“I would really like to go and see them at the age where I can give them a great time.”

Pascal Wehrlein withdraws from ROC Nations Cup on medical grounds

AUSTIN, TX - OCTOBER 22:  Pascal Wehrlein of Germany and Manor Racing walks in the Pitlane during qualifying for the United States Formula One Grand Prix at Circuit of The Americas on October 22, 2016 in Austin, United States.  (Photo by Mark Thompson/Getty Images)
© Getty Images
Leave a comment

Sauber Formula 1 racer Pascal Wehrlein will take no part in Sunday’s Race of Champions Nations Cup in Miami after being withdrawn on medical grounds.

Wehrlein sustained a frightening crash during Saturday’s ‘Champion of Champions’ event, rolling his KTM X-Bow with a passenger inside after crossing the line during a heat against Felipe Massa.

Both Wehrlein and the passenger escaped unhurt, but the Race of Champions organizers confirmed on Sunday that the German would not be racing on Sunday as a precaution.

“I’m very sorry to withdraw from today’s ROC Nations Cup. I’d really like to race again and I feel fine, but the doctors have advised me to rest so of course I will take their advice,” Wehrlein said.

“It’s no more than mild discomfort but my real priority for the coming year is my Formula 1 season. So while I’m sad to be missing out on all the action, I send my best wishes to my team-mate Sebastian Vettel and the rest of the competitors here in Miami and I wish them another exciting day’s racing.”

Event officials are yet to confirm who – if anyone – will replace Wehrlein in Team Germany’s line-up.

The Race of Champions Nations Cup takes place later today at the Marlins Park in Miami.

Juan Pablo Montoya victorious on opening day of Race of Champions in Miami

INDIANAPOLIS, IN - MAY 27:  Juan Pablo Montoya of Columbia, driver of the #2 Verizon Team Penske Chevrolet prepares to practice on Carb Day ahead of the 100th running of the Indianapolis 500 at Indianapolis Motorspeedway on May 27, 2016 in Indianapolis, Indiana.  (Photo by Chris Graythen/Getty Images)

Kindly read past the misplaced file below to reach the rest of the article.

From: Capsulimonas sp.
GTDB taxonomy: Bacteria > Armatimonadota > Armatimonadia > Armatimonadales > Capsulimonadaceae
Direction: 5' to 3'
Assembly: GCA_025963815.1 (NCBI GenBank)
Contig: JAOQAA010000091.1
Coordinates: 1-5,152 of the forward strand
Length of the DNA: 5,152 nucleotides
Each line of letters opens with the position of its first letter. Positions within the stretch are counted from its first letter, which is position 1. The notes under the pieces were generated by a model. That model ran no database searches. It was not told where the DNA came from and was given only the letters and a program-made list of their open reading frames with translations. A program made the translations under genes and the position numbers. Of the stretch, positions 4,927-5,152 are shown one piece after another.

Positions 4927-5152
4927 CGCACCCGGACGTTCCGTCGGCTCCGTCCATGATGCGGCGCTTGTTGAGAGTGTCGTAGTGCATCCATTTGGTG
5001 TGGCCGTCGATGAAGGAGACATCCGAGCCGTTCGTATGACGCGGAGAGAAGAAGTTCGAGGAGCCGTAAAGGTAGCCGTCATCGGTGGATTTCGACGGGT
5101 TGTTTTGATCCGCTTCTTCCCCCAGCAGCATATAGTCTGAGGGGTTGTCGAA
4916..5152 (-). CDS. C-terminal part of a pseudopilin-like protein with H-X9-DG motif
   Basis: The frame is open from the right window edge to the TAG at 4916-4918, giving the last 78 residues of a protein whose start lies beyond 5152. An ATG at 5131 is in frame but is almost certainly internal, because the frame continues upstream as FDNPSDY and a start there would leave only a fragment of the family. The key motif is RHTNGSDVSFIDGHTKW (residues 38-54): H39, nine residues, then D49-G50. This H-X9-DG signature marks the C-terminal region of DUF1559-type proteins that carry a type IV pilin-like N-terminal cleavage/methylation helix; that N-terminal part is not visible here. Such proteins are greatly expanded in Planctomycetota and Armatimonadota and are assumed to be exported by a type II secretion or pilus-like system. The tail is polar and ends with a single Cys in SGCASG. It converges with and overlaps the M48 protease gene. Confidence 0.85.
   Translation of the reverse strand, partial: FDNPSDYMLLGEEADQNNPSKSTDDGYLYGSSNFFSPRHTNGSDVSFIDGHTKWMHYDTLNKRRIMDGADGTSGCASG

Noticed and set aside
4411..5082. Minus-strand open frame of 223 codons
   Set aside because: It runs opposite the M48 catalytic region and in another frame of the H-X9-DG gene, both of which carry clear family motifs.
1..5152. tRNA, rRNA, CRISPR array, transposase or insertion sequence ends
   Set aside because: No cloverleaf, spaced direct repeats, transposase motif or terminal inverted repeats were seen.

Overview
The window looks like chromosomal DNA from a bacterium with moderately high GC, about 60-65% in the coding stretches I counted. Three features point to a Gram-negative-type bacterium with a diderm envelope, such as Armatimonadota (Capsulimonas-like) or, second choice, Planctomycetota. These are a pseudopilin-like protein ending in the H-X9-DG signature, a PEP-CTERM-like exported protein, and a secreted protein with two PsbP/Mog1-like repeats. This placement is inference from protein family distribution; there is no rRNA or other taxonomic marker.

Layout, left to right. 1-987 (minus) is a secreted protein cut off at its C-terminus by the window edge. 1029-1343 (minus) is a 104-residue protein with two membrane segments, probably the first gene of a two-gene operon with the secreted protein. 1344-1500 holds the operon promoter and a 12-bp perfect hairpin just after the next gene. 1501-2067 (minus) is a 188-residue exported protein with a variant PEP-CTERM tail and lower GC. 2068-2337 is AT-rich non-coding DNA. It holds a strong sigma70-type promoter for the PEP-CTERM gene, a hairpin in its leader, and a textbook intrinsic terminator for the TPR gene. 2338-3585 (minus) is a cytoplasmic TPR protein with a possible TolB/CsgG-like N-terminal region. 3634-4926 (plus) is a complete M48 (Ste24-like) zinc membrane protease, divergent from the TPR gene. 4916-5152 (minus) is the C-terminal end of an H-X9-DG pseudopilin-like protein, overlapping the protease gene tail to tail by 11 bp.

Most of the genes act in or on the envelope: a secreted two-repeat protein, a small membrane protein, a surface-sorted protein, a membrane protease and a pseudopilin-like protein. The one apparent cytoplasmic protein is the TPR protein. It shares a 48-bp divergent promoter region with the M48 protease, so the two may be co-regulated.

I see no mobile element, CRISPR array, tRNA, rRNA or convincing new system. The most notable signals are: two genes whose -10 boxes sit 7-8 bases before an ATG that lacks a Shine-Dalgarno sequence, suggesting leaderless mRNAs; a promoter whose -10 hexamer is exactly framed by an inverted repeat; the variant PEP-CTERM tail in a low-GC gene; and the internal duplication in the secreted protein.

© Getty Images
Leave a comment

Two-time Indianapolis 500 winner Juan Pablo Montoya added another trophy to his cabinet on Saturday by claiming a shock victory in the Race of Champions.

The event at the Marlins Park in Miami pitted some of motorsport’s biggest names up against each other in a multi-discipline challenge, with the Race of Champions’ traditional crossover circuit style being used.

Ahead of the battle for national honors on Sunday, the 17 drivers on the entry list in Miami faced off for the individual title.

Defending champion and four-time F1 world champion Sebastian Vettel suffered a shock exit in the group stage after defeats to Helio Castroneves and Travis Pastrana. The German won only one tie against 2016 Indy 500 winner Alexander Rossi, who in turn had qualified following a shoot-out against GRC’s Scott Speed.

In the bottom half of the draw, IndyCar stars James Hinchcliffe, Ryan Hunter-Reay and Tony Kanaan were eliminated in the group stages, while veteran British F1 racers David Coulthard and Jenson Button made it through. The pair were joined by nine-time Le Mans winner Tom Kristensen and NASCAR’s Kyle Busch; the latter’s brother, Kurt, was knocked out at the first hurdle.

Pastrana and Castroneves both fell in the quarter-finals, losing to Felipe Massa and Montoya respectively. Massa advanced through the draw despite a frightening incident in the group stage involving fellow F1 driver Pascal Wehrlein, who flipped his car after crossing the finish line.

Kristensen edged out Button 2-1 in their best-of-three bout to reach the semi-finals, setting up a tie against Coulthard after he eased past Kyle Busch 2-0.

Massa and Montoya’s semi-final went down to a tie-breaker, with the former receiving a time penalty to hitting the wall and gaining an advantage. As a result, Montoya progressed into the final, winning the tie 2-1. Losing 2015 finalist Kristensen followed Montoya through, beating Coulthard 2-0.

Montoya won the first heat of the final in the rallycross car, edging Kristensen out by less than a car length before jumping into a KTM X-Bow for the second match-up. Despite almost jumping the start, Montoya managed to wrestle his car through the two laps before edging out Kristensen by just 0.08 seconds, securing a shock rookie victory in the process.

“Honestly I had a blast,” Montoya said. “It’s pretty amazing. I told my wife, I’ve got to make it through the first round. It just worked out.”

Montoya will race in the ROC Nations Cup on Sunday, teaming up with recent IndyCar racer Gabby Chaves for Team Colombia.